A conclusion of "accidental cycling collision death" was recorded by the assistant coroner. Cyclists can face charges for being involved in a collision in which a pedestrian is killed, Charlie Alliston in 2017 sentenced to 18 months in a youth offenders facility after being convicted by a jury at the Old Bailey of "causing bodily harm by wanton and furious driving" in connection with the death of Kim Briggs, a woman he struck as she crossed London's Old Street.

Alliston was riding a fixed-wheel bicycle that had no front brake and was cleared of a separate charge of manslaughter.

Dan is the road.cc news editor and has spent the past four years writing stories and features, as well as (hopefully) keeping you entertained on the live blog. Having previously written about nearly every other sport under the sun for the Express, and the weird and wonderful world of non-league football for the Non-League Paper, Dan joined road.cc in 2020. Come the weekend you'll find him labouring up a hill, probably with a mouth full of jelly babies, or making a bonk-induced trip to a south of England petrol station... in search of more jelly babies.

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77 comments

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festina | 1 week ago
3 likes

I'm sorry about the fatality but from what I read (in the Telegraph no less) the story is about a pensioner who stepped out into the road without looking. Excessive speed? Perhaps but that is only half the story.

The rest of the mainstream news is about how 20mph is too slow in Wales and a petition to increase motorway speeds to 100mph and dual carriageway to 80mph.

All this hypocrisy makes me think that there must be an election coming.

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Robert Hardy | 1 week ago
0 likes

If the Island is the one in the photo, the large SLOW painted on the road should allow a prosecution and if not then there is a clear need for the law on reckless cycling to be tightened up. There is a need to make cyclists subject to speed rules on the highway and the excuse that they are not fitted with speedometers is unacceptable in an age when cycle computers and other gps devices are legion, particularly amongst the small subset of cyclists who are capable of sustaining 20mph plus pace.

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chrisonabike replied to Robert Hardy | 1 week ago
3 likes

Robert Hardy wrote:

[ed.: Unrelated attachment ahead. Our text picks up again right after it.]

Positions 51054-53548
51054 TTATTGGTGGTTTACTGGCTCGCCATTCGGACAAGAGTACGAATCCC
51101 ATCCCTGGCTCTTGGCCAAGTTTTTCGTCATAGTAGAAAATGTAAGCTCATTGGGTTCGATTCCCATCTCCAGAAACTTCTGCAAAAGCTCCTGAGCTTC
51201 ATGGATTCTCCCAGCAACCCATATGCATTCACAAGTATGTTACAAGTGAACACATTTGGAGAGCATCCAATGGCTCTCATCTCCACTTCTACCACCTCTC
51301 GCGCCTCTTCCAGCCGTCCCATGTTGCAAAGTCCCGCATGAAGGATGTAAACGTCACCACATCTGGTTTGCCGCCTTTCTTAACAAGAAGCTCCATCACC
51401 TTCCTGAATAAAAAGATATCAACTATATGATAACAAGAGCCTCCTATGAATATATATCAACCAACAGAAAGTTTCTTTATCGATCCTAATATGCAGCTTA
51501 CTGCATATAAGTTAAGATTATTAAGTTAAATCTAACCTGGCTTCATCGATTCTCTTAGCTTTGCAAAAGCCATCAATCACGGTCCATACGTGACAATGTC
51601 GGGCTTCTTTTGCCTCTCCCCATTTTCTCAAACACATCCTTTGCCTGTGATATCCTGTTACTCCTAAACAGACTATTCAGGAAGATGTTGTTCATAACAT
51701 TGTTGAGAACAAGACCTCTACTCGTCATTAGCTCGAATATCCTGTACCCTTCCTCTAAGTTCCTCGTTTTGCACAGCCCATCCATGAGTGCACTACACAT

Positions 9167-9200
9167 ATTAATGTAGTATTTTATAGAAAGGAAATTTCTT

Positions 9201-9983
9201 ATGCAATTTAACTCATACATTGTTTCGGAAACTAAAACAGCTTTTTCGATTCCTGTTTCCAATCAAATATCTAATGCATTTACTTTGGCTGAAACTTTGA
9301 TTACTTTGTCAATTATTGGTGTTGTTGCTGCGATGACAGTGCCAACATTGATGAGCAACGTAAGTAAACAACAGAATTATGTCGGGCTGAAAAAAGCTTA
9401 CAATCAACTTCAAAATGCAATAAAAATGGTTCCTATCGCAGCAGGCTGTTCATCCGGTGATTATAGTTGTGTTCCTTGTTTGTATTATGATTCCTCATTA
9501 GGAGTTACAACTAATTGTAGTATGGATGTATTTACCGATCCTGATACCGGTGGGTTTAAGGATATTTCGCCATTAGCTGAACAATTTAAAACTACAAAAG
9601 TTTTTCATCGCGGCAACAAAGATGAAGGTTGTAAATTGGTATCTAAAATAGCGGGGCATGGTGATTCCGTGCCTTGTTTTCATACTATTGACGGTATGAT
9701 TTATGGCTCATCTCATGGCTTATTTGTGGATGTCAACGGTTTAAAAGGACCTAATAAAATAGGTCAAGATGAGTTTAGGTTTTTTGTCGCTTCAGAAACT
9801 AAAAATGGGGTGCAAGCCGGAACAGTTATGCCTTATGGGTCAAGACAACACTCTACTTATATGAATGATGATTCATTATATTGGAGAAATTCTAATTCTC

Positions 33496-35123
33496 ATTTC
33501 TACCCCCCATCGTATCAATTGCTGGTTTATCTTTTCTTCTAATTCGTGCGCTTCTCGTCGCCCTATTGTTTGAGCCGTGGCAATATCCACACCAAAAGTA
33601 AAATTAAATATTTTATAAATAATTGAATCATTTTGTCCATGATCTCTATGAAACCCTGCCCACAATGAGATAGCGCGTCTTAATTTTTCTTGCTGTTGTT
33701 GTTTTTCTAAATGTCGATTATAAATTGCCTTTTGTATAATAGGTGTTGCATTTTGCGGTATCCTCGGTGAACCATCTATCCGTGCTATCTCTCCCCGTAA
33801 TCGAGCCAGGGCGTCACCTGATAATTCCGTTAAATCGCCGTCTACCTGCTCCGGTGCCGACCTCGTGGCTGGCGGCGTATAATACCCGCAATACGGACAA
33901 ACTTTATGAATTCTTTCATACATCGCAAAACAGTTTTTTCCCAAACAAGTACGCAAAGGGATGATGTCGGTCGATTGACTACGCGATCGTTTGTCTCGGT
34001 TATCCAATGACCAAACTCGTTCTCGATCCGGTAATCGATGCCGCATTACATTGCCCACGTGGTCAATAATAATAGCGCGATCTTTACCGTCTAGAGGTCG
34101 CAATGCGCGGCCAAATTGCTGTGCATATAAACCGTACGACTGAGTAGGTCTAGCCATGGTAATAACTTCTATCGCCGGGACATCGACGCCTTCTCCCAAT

If the Island is the one in the photo, the large SLOW painted on the road should allow a prosecution and if not then there is a clear need for the law on reckless cycling to be tightened up. There is a need to make cyclists subject to speed rules on the highway and the excuse that they are not fitted with speedometers is unacceptable in an age when cycle computers and other gps devices are legion, particularly amongst the small subset of cyclists who are capable of sustaining 20mph plus pace.

Not picking a fight, but ... whose need, and what exactly are the "requirements" for this?

Not saying this is necessarily wrong on the face of it, but I imagine there are some practical reasons that this has not come to pass - mostly to do with "we don't think it's worth the (considerable) money to fix what actually contributes (how much?) to a tiny number of deaths / injuries".  I'm certainly not saying those are not important but I'd imagine this is not "low hanging fruit" in any way e.g. money spent lots of other places would bring more benefit.

As you mention, it's a small subset of cyclists (road cyclists themselves being a tiny group) who are even commonly going over what is a lower UK speed limit (20mph).  It's apparently not terribly easy for the police to actually identify who to act against even when there are registered vehicles with numberplates and licenced drivers.  To make it equivalent do we need both those for cyclists? (Already dismissed several times as not a good use of money).  Presumably for whatever speed limits unless we do it completely differently from drivers there would be a requirement for calibrated speed checks.  So we then need either MOTs for bikes and/or schemes to calibrate and verify e.g. GPS / website data (and to put the legal system through this).

Again - there's nothing to stop some changes simply saying "cyclists have to stick to speed limits, and it's on them how they do" and letting the courts thrash out things I guess?

But ... is that actually what people want / expect when they're demanding "cyclists should obey the same laws as everybody else"?  Or is that coming from a different place (us, and them)?

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hawkinspeter replied to Robert Hardy | 1 week ago
2 likes

Robert Hardy wrote:

If the Island is the one in the photo, the large SLOW painted on the road should allow a prosecution and if not then there is a clear need for the law on reckless cycling to be tightened up. There is a need to make cyclists subject to speed rules on the highway and the excuse that they are not fitted with speedometers is unacceptable in an age when cycle computers and other gps devices are legion, particularly amongst the small subset of cyclists who are capable of sustaining 20mph plus pace.